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Health Unit baby and breastfeeding program gets A-plus score

SIMCOE, Dec. 21, 2006 – The Haldimand-Norfolk Health Unit’s Well Baby and Breastfeeding Clinics have received top marks in a survey of women using the program.

More than 90 per cent of respondents said they were satisfied with the clinics and would recommend them to other women. The recently completed evaluation survey shows the clinics are valued for their social and emotional support, as well as providing a wealth of health-related information about rearing an infant. Most mothers sought the clinics’ services during the first two months of parenting.

“Most women can recall the general uncertainty they felt with the first baby,” said Public Health Nurse Judith Hayman, Lactation Consultant and Project Lead for Breastfeeding. “Women tell us, both casually and in formal research, that support is essential in the early weeks, especially if they are breastfeeding.”

Begun in 1996, the Health Unit clinics run once a week at Ontario Early Years Centres in Simcoe, Caledonia and Dunnville. The clinics give new parents an opportunity to meet one another in an informal setting and provide information, education and encouragement for all parents of infants, with a focus on families who breastfeed.

The survey, which drew 125 respondents, was conducted in 2006 and covered women who attended the clinics from September 2004 to September 2005. Participants were asked several questions about the program, including how well it is run, the suitability of locations, the quality of service and staffing, and health outcomes.

Mothers especially liked the easy access to information and friendly knowledgeable staff. More than 50 per cent of respondents also cited benefits such as a sense of belonging, improved connection to the community, establishing trust with other moms and staff members, and felt they were participating in community life. Most mothers also said the clinics helped them make better choices for their babies’ health, including the ability to anticipate babies’ growth and development. More than 68 per cent said the clinics helped them feel more confident as mothers.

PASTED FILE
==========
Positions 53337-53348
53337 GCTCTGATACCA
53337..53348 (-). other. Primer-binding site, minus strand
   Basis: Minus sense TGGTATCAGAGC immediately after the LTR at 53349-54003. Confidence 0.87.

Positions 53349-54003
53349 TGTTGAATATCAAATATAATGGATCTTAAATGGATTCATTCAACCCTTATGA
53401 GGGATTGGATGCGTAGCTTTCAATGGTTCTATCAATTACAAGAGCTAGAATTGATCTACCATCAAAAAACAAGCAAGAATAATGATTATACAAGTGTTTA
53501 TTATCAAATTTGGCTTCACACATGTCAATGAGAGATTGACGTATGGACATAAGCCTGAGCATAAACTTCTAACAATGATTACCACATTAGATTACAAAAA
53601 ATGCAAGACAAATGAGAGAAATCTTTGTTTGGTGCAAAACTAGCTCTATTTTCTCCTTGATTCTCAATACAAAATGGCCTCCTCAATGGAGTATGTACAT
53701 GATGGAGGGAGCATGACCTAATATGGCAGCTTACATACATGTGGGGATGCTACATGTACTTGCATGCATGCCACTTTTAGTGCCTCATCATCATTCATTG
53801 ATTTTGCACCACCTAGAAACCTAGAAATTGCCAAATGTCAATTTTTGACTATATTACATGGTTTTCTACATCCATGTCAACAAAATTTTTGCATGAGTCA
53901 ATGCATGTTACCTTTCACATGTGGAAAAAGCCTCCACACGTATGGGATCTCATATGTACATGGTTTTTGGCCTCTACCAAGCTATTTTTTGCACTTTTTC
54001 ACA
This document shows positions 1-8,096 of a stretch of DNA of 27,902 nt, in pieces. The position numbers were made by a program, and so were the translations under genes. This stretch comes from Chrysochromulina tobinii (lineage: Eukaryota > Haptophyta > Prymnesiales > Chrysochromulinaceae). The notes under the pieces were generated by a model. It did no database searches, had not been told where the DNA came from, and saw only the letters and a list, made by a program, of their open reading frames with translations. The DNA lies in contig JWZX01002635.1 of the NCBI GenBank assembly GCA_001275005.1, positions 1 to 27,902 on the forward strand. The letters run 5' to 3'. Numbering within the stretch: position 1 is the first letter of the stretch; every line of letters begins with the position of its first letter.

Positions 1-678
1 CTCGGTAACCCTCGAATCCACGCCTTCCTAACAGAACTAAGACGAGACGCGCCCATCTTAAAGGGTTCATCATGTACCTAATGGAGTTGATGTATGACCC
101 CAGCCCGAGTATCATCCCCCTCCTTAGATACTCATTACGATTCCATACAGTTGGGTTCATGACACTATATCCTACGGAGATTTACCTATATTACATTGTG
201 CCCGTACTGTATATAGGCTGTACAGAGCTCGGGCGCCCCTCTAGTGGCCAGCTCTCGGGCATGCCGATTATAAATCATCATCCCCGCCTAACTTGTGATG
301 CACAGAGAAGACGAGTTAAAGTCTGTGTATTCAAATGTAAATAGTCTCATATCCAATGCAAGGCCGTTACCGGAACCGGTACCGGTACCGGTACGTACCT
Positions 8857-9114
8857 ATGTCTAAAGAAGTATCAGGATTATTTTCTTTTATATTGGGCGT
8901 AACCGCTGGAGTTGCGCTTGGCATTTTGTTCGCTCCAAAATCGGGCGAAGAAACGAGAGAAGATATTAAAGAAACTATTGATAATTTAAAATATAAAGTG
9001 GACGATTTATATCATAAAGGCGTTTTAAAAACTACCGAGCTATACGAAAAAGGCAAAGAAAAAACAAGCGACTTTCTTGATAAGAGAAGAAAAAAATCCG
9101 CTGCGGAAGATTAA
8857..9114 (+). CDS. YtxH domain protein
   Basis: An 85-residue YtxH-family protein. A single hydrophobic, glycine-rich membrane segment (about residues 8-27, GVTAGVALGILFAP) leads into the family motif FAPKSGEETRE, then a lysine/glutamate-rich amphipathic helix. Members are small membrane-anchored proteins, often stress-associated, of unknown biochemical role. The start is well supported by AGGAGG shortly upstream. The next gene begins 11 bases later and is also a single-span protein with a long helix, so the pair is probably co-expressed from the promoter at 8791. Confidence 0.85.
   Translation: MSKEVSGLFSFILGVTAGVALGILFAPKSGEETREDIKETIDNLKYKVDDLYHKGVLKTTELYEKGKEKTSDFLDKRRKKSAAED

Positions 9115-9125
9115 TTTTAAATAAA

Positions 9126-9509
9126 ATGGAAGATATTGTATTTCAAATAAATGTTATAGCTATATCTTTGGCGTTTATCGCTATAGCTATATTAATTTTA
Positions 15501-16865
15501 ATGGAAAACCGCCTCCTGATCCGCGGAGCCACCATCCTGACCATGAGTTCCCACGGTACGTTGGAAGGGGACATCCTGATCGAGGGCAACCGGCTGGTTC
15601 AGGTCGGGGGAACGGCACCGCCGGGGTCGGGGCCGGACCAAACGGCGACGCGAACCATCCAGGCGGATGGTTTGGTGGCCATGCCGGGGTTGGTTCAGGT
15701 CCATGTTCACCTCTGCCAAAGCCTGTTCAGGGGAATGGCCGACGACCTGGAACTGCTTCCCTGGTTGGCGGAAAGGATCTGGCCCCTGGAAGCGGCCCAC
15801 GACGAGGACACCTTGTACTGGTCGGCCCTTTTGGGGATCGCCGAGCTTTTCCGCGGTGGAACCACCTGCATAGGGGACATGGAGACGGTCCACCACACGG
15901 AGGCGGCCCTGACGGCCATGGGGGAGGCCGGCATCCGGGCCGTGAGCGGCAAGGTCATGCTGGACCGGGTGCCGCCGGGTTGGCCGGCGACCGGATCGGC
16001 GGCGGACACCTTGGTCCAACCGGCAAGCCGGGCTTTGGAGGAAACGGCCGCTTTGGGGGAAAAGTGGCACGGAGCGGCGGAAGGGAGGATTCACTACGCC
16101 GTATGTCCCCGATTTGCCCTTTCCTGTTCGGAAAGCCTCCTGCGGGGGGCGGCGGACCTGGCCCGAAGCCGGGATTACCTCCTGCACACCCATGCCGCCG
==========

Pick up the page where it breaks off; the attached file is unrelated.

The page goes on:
“We wanted to find out if the Health Unit program was delivering the right service in the right way,” said Epidemiologist Deanna Tries, who conducted the survey. “The high degree of satisfaction expressed through the survey assures us that the Health Unit is doing a good job meeting a very important community need.”

“Prior to conducting the survey, we already knew that about 25 per cent of all women with babies in Haldimand and Norfolk come to the clinics at least once,” Hayman said. “Many will continue to attend regularly or occasionally throughout baby’s first year.”

The survey shows most women first heard about the clinics from public health nurses and/or the Health Unit’s Healthy Babies Healthy Children Program.

“When we are informed of a birth, we make a point of contacting the mother,” said RoseAnne Maracle-Ringuette, Healthy Babies Healthy Children Program Coordinator. “Virtually 100 per cent of women are contacted by phone, most within two days of coming home, and more than 60 per cent of them have a home visit by a public health nurse.”

The survey report recommends investigating expansion of the Well Baby and Breastfeeding Clinics to other locales to better serve the two counties, and exploring rural health disparities that may prohibit access to services, such as social isolation, lack of awareness, lack of transportation or lack of access to health care services. The report also suggests outreach to special populations, such as teens and the low-German-speaking community.

For more information about the Well Baby and Breastfeeding Clinics, call 519-426-6170 or 905-318-5367.

Media contacts: Deanna Tries, Epidemiologist, Haldimand-Norfolk Health Unit, 519-426-6170 Ext. 3215. or
RoseAnne Maracle-Ringuette, Program Coordinator, Healthy Babies Healthy Children, Haldimand-Norfolk Health Unit, 905-318-5367 Ext. 305